MD: One thing I love about your music is the amount of layers that come and go throughout the songs. What’s the process with your production – do you all collaborate or does one person in the band handle most of that?
VALLEYHILL: Thanks for the kind words on that. We take each song as it’s own. For years we’ve tried to think of a good/consistent system; but have realized the impossibility of this framework. So for us, the songs are individual pieces of artwork – and the production process varies each time. Usually Matt or myself will build the framework for a song, sometimes even the bare bones, and then it just rolls from there. One thing is consistent – and that is that I’m always amazed at how these things come together. It’s such an indescribable process.
MD: How would you explain your sound in 5 words?
VALLEYHILL: I want to quote Dwight from The Office so bad right now (hard working, alpha male, jackhammer, merciless, insatiable), unfortunately none of these really describe sound so I’ll go with some different adjectives: Eclectic, Full, Relatable, Cinematic, Soundscapey (not a word but it is now).
MD: What are some artists/bands that you guys draw inspiration from?
VALLEYHILL: This is always such a difficult question – I think for me personally, it’s always changing based on what I’m listening to at the time. For instance, Imagine Dragons opened my eyes to the massiveness of production, The Neighbourhood inspired me to make more beat heavy songs, 80’s songs like Never Gonna Give You Up (yes) and Africa (best song ever) helped me realize the importance of a great hook, and recently, Jon Bellion’s songwriting/production has blown my mind (Listen to “All Time Low” if you have a chance, seriously. Do it).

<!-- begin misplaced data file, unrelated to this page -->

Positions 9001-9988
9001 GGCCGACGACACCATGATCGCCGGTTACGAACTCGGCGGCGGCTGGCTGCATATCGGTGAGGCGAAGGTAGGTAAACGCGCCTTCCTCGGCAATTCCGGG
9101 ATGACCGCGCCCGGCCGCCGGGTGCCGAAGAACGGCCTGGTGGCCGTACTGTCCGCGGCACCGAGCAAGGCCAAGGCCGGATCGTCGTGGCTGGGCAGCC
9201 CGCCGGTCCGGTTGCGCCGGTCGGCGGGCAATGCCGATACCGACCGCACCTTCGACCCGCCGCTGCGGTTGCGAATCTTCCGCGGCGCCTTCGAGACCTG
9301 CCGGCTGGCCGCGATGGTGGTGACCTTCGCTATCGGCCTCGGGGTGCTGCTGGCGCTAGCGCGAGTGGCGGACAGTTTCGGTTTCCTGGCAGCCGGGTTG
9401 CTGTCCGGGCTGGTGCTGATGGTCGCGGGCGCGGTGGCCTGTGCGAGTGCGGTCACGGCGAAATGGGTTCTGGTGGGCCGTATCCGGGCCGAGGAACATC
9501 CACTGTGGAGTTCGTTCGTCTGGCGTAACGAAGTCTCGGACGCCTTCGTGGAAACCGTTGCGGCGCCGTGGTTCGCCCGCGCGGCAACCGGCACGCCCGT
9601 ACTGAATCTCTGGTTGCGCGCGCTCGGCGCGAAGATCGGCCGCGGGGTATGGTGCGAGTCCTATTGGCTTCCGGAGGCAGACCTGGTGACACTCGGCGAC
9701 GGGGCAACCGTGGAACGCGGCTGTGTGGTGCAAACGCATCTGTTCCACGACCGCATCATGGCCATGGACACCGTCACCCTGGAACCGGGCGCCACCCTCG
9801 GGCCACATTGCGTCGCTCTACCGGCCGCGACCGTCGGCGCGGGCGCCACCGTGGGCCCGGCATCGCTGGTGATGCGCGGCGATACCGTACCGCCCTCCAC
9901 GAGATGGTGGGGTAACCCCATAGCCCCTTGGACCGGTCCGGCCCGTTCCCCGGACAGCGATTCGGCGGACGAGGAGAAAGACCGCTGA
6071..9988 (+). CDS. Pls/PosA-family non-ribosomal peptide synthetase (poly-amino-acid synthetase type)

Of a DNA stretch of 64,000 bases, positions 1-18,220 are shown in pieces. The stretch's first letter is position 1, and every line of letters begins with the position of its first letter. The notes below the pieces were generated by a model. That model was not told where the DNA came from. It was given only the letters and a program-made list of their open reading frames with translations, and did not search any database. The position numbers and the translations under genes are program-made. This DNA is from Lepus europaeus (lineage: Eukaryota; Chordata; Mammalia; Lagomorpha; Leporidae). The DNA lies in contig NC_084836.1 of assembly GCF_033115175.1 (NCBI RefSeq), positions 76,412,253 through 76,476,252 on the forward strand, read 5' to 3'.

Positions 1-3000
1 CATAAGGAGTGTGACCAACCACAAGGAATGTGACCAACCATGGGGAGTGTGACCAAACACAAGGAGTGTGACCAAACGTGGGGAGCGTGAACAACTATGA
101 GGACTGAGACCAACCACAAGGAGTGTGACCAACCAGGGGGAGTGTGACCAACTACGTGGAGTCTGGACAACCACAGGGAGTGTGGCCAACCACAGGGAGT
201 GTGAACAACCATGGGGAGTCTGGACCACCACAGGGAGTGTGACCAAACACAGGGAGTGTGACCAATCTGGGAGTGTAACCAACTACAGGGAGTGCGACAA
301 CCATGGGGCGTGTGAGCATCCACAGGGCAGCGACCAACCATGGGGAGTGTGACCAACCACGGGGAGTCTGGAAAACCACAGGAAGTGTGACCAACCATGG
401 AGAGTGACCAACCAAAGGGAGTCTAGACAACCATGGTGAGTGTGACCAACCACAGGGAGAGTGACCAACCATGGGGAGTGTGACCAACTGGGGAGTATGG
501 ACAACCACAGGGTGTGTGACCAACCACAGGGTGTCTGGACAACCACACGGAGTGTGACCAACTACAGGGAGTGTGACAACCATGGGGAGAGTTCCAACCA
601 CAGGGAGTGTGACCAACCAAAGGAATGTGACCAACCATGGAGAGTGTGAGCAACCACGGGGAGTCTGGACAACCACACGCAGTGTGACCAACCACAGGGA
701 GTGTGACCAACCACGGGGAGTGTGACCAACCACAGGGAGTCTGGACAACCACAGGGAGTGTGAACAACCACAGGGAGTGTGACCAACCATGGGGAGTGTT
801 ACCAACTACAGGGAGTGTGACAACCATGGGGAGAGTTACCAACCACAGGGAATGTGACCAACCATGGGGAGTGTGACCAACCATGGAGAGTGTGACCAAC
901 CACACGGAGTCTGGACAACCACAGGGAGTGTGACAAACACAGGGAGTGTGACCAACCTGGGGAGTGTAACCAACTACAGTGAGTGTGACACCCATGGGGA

MD: Any plans for a tour, a new project or anything else exciting?
VALLEYHILL: Our college booking agent has lined up some really great college shows/opportunities coming up and we are trying our hardest to book around these dates in clubs to build a tour. But not having a club-based booking agent has proven difficult at times. Sort of a catch 22: you need a booking agent to get into these clubs, but you need to play these clubs to prove worthwhile to a booking agent. We will keep working at it though; and it’ll certainly pay off. As for projects, we have so many songs in the bank right now, so definitely expect another EP or two by the end of the year. As always, we are most excited about the stuff we haven’t released yet, so please stay tuned!
MD: Time to put yourself in the shoes of a supervisor or brand head. List two songs from your album and what brand/TV show you feel they would align with.
VALLEYHILL: I would say Wake Forest is easily one of the most brandable songs we’ve written based on the custom opportunities we’ve seen out there and the commercials on TV. It’s organic, anthemic, light in spots, building towards a nice full sound in the end (which makes chopping up for commercial sake SUPER easy). I suppose I could see it at one of those points in a movie where the plot frustrates and the two potential love are apart or one of them messes up, and the song plays during the realization of how they truly are meant to be together. Boom. The other song, if we are talking only the Solarity EP, I’d say Adam&Eve or Berlin are totally movie brandable. Any emotional scene or movie trailer spot would suffice. A lot of times we try to write songs that allow us to visualize or paint a picture of the content if that makes sense; almost like you can associate them with motion picture scenes in your head. Licensing is the coolest thing for that reason – pairing the audio and visual effectively; and we’ve been so fortunate to work with you all to put our music with visual content your clients have.
MD: Thanks for taking the time to chat with us! Best of luck in the future & I look forward to much more success with licensing your new tunes!
VALLEYHILL: We are beyond grateful. Take care and thanks again for all you have done and continue to do for our band!
Interview by Rob Lindquist, Music Dealers